Children have the right to be parented. There is a duty on society, and the state, to support both parents, and children, in meeting this need. Everyday experience, and abundant scientific evidence, tell us of the importance and significance of the parent in the life of every child.
Parenting means that one, or more, adults makes the raising of that child a primary focus of their life for many years. The way this is done changes over time – the experience of parenting today is not the same as thirty years ago – but the task remains. This is a challenging commitment, but it is a commitment to which many people rise very successfully.
Children are effectively parented both by married and unmarried couples, be they of the same gender, or mixed genders. They are also effectively parented by single people of either gender, some who have always been single, and others who are separated, widowed or divorced. All kinds of people can make ‘good-enough parents’, and can provide happy, stable, and secure childhoods, with good outcomes, for their children.
There has always been a fear in our society of the consequences of changing parenting. In the past it argued that working women could not raise their children adequately, and that only if a mother stayed at home could the children hope for a happy, stable and secure childhood. Few would argue that today. Our understanding of the what makes an effective family, and what is needed for ‘good-enough parenting’, has changed. The fear of same-sex marriage is as confused now, as the fear of working mothers forty years ago.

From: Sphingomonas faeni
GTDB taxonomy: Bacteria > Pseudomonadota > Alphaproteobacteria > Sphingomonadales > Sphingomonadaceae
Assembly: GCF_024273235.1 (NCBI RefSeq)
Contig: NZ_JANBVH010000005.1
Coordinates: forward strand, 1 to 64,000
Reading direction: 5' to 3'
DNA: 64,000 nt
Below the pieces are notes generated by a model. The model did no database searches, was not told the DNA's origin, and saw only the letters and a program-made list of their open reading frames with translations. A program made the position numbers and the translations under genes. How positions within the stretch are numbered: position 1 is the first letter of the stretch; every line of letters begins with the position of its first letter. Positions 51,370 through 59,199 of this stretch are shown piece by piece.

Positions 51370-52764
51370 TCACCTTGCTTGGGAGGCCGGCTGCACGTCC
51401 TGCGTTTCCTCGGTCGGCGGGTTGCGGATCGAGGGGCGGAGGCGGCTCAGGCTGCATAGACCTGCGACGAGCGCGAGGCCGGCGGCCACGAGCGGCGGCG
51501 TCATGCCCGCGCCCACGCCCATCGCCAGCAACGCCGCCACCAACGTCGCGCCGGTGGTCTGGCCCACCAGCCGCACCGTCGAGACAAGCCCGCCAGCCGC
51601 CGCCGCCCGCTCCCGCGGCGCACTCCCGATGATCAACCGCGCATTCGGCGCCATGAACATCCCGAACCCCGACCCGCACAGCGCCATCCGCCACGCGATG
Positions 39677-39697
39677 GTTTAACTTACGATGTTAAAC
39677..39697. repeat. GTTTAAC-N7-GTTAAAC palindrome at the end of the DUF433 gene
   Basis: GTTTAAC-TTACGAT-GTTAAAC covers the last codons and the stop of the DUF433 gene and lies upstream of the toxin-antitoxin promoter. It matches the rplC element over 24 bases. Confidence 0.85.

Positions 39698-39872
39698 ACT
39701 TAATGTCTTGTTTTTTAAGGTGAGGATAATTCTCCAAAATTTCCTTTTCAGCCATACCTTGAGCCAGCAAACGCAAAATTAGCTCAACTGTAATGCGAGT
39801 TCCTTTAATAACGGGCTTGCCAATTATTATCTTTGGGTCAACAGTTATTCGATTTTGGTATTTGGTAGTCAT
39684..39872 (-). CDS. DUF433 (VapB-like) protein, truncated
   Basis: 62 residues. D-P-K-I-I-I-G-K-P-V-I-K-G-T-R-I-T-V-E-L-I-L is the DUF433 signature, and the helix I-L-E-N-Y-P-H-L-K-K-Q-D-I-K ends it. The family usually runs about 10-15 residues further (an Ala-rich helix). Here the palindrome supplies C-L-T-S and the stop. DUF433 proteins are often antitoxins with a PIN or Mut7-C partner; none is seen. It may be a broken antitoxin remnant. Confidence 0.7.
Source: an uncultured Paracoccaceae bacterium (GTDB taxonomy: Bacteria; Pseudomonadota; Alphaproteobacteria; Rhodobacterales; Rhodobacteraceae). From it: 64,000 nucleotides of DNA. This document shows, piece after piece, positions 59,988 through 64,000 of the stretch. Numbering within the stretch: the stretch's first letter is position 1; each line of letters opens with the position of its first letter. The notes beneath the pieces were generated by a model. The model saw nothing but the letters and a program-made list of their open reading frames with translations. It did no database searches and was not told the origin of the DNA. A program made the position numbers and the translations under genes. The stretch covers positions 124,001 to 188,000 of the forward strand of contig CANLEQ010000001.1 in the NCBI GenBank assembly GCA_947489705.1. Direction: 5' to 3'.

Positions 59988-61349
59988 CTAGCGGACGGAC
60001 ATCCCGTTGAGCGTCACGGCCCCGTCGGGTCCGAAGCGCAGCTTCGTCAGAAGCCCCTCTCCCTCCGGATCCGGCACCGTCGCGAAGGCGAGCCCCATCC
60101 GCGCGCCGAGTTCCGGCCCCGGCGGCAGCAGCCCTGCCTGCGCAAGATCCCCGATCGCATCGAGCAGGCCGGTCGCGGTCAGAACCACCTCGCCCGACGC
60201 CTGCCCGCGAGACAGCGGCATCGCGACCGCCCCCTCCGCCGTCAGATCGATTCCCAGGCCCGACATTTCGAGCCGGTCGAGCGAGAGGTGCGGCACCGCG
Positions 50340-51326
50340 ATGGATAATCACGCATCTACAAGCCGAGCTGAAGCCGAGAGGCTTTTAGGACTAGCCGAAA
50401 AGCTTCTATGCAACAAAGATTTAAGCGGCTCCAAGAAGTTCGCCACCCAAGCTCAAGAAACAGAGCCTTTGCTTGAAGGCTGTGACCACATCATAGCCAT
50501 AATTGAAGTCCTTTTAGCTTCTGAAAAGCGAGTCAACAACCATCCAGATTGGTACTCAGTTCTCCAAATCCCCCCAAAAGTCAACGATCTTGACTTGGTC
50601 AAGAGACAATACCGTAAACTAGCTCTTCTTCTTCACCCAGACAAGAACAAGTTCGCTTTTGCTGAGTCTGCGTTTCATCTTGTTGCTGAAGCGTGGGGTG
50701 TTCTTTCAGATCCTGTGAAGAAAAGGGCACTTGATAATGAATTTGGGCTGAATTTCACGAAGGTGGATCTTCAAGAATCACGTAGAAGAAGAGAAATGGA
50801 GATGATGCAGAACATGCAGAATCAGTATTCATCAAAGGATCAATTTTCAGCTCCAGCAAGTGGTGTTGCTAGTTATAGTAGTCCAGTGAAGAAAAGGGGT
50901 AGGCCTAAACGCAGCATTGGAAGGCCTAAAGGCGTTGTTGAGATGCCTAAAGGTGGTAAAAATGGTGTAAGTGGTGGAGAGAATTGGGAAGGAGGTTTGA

Most children are produced by the usual method, good old-fashioned heterosexual sex. A minority, but an increasing minority, are produced with aid from one form or another of assisted human reproduction. These children come from all sorts of families, single, married, straight, gay or lesbian, and they have the same needs as any other child, and ought to have the same rights. The only difference for same-sex couples is that they do not have the opportunity to conceive a child themselves – some external assistance is necessary.
Marriage matters, because it is a sign of social recognition of the intent of two people to seek a serious, stable, faithful, and long-term relationship. Raising children is hard. Many single people do it very well, but it is still hard. How hard is shown by the significant discrepancy between the average outcomes for children raised by one parent, and those raised by two. The reasons for this are complex, and include poverty, education and instability, but the effect is real.
Marriage is a public demonstration of a long-term committed bond, between two people. Couples have a lot of different reasons for getting married, for example, to show love, for mutual support, and to make a public acknowledgement of their commitment. One key reason is to help each other to raise children. States involve themselves in marriage for a number of reasons too. These include the regulation and recording of a central human relationship, the proper regulation of property, taxes, and housing, and to identify and regulate parenting, and parental responsibility. The raising of children also matters to the State, both because children are the future of the state, and also because it often has to pick up the pieces if it all goes badly wrong.
Stability matters for raising children. Marriage is one way, thought not the only way, of helping a couple to establish and maintain a long-term stable relationship. Few doubt that marriage is good for many of the children of mixed-sex couples. The children of same-sex couples ought to have the same rights as the children of any other couple, to grow up in a family based on marriage. That’s a reason why I’m voting ‘Yes’ next Friday.